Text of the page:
Two men sitting in a car for more than an hour may not sound like the most scintillating stage picture. But Dan LeFranc’s high-emotion father-son play makes salient use of every bump in the road trip. Like his 2011 family portrait The Big Meal, LeFranc’s 2010 work employs swift and subtle shifts in time. Here, however, they’re not strictly forward-moving.
Divorced dad Ky (Sean Bolger) is in the driver’s seat, having retrieved son Denny (Ethan Dubin) from his soccer match for his weekend custody. The palpable anger and hurt between the two ebbs and flows as fluidly as Denny’s age, as LeFranc reveals this to be not a single car ride but several over the course of Denny’s tween and teen years. As Ky repeatedly inquires after and needles Denny’s mom, and Denny alternately mocks his dad’s taste in music and yearns for his attention, clues add up to form a compelling, broad-canvas picture of this filial dynamic.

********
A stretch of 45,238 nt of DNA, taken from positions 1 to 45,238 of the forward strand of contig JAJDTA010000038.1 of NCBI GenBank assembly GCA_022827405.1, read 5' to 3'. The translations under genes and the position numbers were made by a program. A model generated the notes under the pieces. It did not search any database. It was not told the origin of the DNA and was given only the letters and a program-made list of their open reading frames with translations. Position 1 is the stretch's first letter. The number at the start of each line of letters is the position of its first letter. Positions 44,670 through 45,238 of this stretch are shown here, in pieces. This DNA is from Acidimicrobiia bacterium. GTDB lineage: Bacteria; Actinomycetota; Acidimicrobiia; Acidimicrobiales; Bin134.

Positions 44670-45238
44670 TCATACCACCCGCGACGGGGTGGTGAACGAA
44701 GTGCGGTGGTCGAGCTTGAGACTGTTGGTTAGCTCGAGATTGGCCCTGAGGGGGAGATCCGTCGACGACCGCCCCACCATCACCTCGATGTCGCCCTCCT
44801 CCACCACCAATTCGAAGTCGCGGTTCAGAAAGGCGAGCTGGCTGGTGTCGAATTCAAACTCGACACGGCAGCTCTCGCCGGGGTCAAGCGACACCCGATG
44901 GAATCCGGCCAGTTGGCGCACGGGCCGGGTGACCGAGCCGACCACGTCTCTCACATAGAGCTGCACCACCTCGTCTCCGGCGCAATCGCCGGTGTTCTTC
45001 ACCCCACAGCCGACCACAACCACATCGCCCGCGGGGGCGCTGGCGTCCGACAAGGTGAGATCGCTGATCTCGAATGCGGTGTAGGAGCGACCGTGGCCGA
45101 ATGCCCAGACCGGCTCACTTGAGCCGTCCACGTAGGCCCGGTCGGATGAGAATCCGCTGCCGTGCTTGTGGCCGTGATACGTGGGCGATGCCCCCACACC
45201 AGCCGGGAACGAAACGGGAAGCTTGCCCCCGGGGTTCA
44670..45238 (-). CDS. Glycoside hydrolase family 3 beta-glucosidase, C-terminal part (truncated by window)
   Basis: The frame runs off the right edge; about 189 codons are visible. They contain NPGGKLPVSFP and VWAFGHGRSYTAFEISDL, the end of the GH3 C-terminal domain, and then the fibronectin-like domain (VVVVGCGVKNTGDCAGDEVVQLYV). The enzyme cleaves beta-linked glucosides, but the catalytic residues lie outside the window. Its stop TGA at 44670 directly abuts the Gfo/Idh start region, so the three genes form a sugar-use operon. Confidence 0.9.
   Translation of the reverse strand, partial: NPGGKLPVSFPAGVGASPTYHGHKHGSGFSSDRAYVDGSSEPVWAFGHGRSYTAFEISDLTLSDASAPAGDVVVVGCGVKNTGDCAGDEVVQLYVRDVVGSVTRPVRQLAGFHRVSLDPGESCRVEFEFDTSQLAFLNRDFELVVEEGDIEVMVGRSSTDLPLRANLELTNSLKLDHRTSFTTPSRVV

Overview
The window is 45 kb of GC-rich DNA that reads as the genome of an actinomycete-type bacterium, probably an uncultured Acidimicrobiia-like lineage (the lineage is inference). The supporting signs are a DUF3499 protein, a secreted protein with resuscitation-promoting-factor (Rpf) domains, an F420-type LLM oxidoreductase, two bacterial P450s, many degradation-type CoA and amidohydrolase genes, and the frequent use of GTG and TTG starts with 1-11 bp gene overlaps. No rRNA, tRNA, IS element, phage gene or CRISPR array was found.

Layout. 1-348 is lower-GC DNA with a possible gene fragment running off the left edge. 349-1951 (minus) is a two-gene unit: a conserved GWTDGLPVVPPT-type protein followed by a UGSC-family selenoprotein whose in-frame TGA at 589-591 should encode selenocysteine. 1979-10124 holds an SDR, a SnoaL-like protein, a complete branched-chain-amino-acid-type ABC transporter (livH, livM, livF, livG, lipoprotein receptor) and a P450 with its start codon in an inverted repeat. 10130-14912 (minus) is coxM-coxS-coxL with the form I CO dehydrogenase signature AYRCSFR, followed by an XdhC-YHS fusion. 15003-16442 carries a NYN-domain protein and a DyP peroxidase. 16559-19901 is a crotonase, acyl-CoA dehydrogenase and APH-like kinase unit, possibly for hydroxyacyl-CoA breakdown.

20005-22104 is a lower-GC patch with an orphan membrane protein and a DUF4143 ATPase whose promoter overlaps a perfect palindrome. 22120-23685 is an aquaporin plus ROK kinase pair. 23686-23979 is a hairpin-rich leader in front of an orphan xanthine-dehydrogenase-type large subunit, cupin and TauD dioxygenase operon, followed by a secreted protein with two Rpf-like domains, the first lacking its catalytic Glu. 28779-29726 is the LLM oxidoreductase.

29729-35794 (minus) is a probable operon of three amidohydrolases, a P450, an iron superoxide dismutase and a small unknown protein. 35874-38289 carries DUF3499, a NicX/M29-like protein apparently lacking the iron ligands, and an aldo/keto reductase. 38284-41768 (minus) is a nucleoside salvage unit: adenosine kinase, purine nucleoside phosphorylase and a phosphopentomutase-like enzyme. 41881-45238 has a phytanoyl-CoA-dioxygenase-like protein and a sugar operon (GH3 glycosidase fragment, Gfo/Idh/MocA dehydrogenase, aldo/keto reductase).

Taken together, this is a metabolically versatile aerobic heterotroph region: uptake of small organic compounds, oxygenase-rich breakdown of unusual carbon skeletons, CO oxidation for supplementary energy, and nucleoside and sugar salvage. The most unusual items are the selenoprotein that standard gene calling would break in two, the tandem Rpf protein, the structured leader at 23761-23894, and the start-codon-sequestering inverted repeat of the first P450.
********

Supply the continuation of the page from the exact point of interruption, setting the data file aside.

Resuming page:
Scenic designer Lizzie Bracken’s smartly deconstructed automobile (which also serves as a projection surface for Liviu Pasare’s video design, creating a sense of motion) offers plenty of room for fine acting. Bolger perfectly conveys Ky’s sense of compromised authority and fears of losing his kid. Dubin embodies the conflicted blend of awe and embarrassment a teenage boy feels for his dad; he also pulls off an impressive shape-shifting act, keeping pace with LeFranc’s pliable chronology. The playwright’s occasional interludes suggesting something more cosmic and dangerous in this relationship don’t quite pan out, but the simple human journey here is more than affecting enough.